THE Transport Minister has explained "active travel" is a key component of the Government's focus on "levelling up" the North.

Andrew Stephenson MP, who is responsible for HS2, Northern Powerhouse Rail and the Transpennine route upgrade, cited the Government's recent £1 million business case for the Queensbury Tunnel as an example of how this is taking effect in Bradford.

Earlier this month, The Secretary of State for Transport, Grant Shapps, offered funding to transform the tunnel into a greenway cycling and pedestrian link between Halifax and Bradford.

Mr Stephenson outlined that better rail networks and "active travel" will help people become better connected and so have more opportunities to enhance their lives.

He said: "Major rail investment will help significantly improve lives.

"We've heard that, when we were here, from businesses in Bradford and Leeds, before lockdown.

"It's about investment in buses and active travel too.

"There's the £1 million for active travel with the Queensbury Tunnel.

"There's similar projects and larger projects across the breadth of the country."

The T&A interviewed the Minister as part of the Government's announcement that £589 million of investment would be used to kickstart rail upgrades across the North.

Mr Shapps revealed the money would be used to improve the Transpennine main line between Leeds, Huddersfield and Manchester.

The most congested section of the route will be doubled from two to four tracks, allowing fast trains to overtake slower ones, improving journey times and reliability for passengers across the North.

Most of the line will be electrified, with an ambition to turn the route into full electrification.

This, alongside digital signalling and more multi-tracking, are under consideration as part of an "Integrated Rail Plan" due to report in December.

Those improvements would allow all-electric services between Liverpool, Manchester, Leeds, York and Newcastle, bring longer and more frequent trains, and create significantly more local capacity along the line.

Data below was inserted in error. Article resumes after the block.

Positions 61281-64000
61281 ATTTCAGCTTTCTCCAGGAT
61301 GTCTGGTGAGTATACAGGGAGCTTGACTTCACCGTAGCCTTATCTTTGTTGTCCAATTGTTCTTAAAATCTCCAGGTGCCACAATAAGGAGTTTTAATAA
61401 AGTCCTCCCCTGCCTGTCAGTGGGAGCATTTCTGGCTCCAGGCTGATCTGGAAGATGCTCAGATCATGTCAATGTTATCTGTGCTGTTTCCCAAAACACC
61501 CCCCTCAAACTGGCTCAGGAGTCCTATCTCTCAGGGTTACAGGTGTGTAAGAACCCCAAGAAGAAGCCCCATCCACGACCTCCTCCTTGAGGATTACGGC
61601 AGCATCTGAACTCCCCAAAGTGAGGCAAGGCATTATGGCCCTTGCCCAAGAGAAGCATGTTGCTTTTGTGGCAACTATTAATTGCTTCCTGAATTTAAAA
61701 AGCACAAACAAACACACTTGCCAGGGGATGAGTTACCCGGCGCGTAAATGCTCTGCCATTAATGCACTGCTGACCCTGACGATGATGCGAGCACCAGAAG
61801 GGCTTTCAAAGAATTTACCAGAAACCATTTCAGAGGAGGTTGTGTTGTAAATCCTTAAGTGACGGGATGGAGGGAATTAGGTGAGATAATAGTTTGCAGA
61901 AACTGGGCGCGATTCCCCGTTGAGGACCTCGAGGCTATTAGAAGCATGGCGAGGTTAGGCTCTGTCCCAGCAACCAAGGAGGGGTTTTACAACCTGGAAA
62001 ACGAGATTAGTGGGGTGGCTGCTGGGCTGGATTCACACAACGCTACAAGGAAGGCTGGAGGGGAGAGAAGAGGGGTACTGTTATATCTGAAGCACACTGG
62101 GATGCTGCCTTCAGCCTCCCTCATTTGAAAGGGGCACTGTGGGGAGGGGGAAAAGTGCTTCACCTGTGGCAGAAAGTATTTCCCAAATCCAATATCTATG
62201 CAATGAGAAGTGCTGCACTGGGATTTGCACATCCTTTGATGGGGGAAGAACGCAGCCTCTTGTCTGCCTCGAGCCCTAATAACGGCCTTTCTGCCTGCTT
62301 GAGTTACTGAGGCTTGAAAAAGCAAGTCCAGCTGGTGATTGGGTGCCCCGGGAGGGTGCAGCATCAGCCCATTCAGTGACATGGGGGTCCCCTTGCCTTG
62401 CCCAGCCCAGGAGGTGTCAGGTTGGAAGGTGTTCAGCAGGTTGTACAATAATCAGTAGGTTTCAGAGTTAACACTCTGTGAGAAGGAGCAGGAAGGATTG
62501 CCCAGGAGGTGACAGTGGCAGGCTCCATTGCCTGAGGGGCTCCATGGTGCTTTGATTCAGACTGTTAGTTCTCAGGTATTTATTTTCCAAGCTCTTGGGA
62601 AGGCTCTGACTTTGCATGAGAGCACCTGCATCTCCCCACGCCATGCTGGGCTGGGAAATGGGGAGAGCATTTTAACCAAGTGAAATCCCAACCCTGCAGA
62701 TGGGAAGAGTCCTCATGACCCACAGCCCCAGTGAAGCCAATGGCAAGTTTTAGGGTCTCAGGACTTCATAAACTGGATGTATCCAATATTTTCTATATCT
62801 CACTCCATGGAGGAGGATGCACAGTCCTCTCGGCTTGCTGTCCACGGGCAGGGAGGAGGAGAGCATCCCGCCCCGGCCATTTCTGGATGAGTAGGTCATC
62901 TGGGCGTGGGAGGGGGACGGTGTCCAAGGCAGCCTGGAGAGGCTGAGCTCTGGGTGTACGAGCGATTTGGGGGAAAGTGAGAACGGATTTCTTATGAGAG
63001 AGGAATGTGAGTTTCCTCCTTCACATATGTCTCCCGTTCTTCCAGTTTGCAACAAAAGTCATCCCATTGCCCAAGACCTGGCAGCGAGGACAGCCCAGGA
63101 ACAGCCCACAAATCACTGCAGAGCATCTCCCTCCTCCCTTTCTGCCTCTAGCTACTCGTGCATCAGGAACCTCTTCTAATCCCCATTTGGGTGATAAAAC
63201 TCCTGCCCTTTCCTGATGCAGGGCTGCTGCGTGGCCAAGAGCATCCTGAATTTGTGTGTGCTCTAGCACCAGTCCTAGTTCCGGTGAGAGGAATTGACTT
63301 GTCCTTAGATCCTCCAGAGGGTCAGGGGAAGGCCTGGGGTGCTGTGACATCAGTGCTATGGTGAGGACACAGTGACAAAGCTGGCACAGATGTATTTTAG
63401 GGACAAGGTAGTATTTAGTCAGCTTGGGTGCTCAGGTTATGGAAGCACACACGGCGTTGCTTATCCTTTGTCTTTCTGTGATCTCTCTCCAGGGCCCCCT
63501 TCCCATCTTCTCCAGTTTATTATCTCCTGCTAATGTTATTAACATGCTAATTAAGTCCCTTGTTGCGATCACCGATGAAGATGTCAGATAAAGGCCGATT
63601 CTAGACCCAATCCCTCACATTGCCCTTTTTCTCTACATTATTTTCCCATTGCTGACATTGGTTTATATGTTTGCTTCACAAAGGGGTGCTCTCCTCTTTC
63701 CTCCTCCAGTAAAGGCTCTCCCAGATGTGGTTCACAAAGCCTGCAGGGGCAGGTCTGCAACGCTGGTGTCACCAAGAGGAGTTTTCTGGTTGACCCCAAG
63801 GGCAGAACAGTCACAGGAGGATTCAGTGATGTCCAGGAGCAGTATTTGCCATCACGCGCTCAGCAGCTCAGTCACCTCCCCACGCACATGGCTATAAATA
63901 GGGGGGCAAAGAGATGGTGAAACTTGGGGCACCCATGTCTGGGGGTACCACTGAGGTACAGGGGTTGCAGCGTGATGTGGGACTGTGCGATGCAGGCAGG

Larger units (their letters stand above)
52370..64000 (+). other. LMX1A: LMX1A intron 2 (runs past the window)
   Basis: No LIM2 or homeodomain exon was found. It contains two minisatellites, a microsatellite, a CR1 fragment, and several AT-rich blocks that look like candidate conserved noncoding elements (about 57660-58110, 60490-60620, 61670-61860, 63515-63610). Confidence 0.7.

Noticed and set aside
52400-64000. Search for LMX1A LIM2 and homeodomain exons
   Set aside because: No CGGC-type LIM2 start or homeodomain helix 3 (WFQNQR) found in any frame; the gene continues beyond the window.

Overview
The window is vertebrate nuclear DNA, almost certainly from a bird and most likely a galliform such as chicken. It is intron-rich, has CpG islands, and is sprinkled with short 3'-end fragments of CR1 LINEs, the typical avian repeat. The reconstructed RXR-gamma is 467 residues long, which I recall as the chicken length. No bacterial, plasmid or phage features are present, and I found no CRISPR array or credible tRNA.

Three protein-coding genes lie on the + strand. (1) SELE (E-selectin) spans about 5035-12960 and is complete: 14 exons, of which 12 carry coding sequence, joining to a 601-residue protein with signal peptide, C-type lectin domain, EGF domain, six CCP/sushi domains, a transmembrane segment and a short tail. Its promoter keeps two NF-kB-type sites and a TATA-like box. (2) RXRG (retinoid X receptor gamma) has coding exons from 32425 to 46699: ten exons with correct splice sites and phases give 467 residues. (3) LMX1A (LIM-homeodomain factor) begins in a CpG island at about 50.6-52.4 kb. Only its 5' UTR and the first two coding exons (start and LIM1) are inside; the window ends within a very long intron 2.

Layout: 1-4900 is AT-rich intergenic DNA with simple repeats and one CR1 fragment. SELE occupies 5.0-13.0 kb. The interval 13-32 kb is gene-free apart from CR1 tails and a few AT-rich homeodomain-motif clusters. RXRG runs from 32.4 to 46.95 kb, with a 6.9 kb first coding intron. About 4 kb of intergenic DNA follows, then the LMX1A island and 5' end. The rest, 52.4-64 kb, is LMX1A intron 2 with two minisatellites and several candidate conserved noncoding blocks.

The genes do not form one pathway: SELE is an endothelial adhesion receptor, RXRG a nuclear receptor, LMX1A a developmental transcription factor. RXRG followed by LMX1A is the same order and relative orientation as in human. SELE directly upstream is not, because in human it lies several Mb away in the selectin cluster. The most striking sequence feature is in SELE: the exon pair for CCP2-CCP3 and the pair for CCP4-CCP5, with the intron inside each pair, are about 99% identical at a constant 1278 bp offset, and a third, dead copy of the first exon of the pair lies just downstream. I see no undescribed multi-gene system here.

The T&A asked Mr Stephenson how these improvements and funding would specifically benefit Bradford.

There is no specific plan for the city at this point, but the development is fluid and discussions are constantly happening.

He said: "At the moment we're looking at a whole range of investments.

"I have spoke to the Leader of Bradford Council, about the Northern Powerhouse Rail.

"Plans are being brought together."

One of the pillars of Boris Johnson becoming Prime Minister was a commitment to supporting towns and cities that have been left on the periphery for far too long, according to Mr Stephenson.

Bradford fits this mould - a young, bustling city, waiting to be connected and awoken.

Mr Stephenson said: "One of the main layers was levelling up left behind towns."

The Minister also believes the investment gives the country, and particularly the North, something to focus on as it recovers from the coronavirus pandemic and comes out of lockdown.

He said: "I think it's a real confidence boost for industry and the supply chain.

"Many firms are based in the North of England, which will help."

One of the main aims is to build-up the infrastructure so that "we can get freight off our roads", according to Mr Stephenson.